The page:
Engage the organization
As we’ve explored in this blog series, the ABLE Framework was created by National Center for Middle Market (NCMM) to help companies better structure and coordinate their talent planning activities.
As a reminder, the framework has four parts:
Part 1: Align talent strategy with corporate strategy
Part 2: Build the processes you need—but don’t overbuild
Part 3: Lead by example
Part 4: Engage the organization
Now that we’ve explored Align, Build and Lead, let’s move on to Engage.
Not surprisingly, when leadership is committed to the talent planning process, the effectiveness of your talent planning is likely to improve. It’s important, at the same time, to actively engage your entire organization in talent planning activities. If employees don’t experience the value of talent planning themselves, your efforts will bear much less fruit.
One of the ways to do this is by clearly defining, identifying and developing “high potentials” and “top performers” in your organization. Make sure you communicate the distinction between these two categories so everyone understands it. You want to be able to measure how well somebody is performing in a job and how much potential they have to grow into a job.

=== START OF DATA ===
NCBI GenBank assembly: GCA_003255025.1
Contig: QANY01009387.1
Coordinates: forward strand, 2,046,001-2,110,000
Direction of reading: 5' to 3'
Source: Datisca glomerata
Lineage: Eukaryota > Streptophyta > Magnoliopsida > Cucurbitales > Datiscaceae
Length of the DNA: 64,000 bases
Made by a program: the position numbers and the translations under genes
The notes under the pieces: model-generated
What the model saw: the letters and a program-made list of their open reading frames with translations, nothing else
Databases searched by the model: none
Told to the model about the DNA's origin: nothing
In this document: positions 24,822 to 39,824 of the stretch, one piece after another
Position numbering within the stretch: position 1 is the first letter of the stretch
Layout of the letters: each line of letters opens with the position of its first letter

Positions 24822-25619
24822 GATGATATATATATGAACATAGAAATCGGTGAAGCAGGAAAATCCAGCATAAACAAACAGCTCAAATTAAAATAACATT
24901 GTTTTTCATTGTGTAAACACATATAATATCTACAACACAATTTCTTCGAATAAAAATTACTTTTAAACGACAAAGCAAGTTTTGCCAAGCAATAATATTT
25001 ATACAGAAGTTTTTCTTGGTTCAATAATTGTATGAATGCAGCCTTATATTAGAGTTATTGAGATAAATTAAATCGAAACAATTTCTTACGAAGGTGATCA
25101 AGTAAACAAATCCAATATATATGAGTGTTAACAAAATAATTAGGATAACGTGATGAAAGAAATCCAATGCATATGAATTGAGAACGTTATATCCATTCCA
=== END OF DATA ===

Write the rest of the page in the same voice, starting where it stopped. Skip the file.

Everyone is a high potential when you hire them; otherwise, you wouldn’t hire them. Naturally, as time goes on, some new hires will become great performers, while others won’t. Some will also demonstrate great potential, while others will reach their level and stay there. It’s important for you and your executive time to recognize the great performer who has a lot of potential, and think about how to support the high potential whose work performance may be sub-par.
To promote further engagement, make sure you get performance reviews right. Too many companies don’t. If you Google “Dilbert” and “performance review,” you’ll see some of the most cynical and hilarious cartoons about performance reviews, and many of these scenarios represent what actually happens in some companies.
If you get your employees on board with performance reviews and other talent planning processes, they’ll often discover that they’re learning and growing in the organization. Help them to feel like they’ve got a dog in this hunt as much as your management team does. It makes a critical difference.
The “engage” checklist
• Implement a process to identify top performers
• Ensure that top performers are rewarded appropriately
• Develop a clear definition of “high potential” and create a process to identify high potentials
• Ensure the organization understands the difference between performance and potential
• Ensure the organization understands the difference between “high potentials” and annual ratings of potential
• Develop programs to help high potentials grow
• Develop a mentoring program for (at least) high-potential talent
Others in this series
Align talent strategy and corporate strategy
Build the processes that you need
Lead by example
Category: Talent Management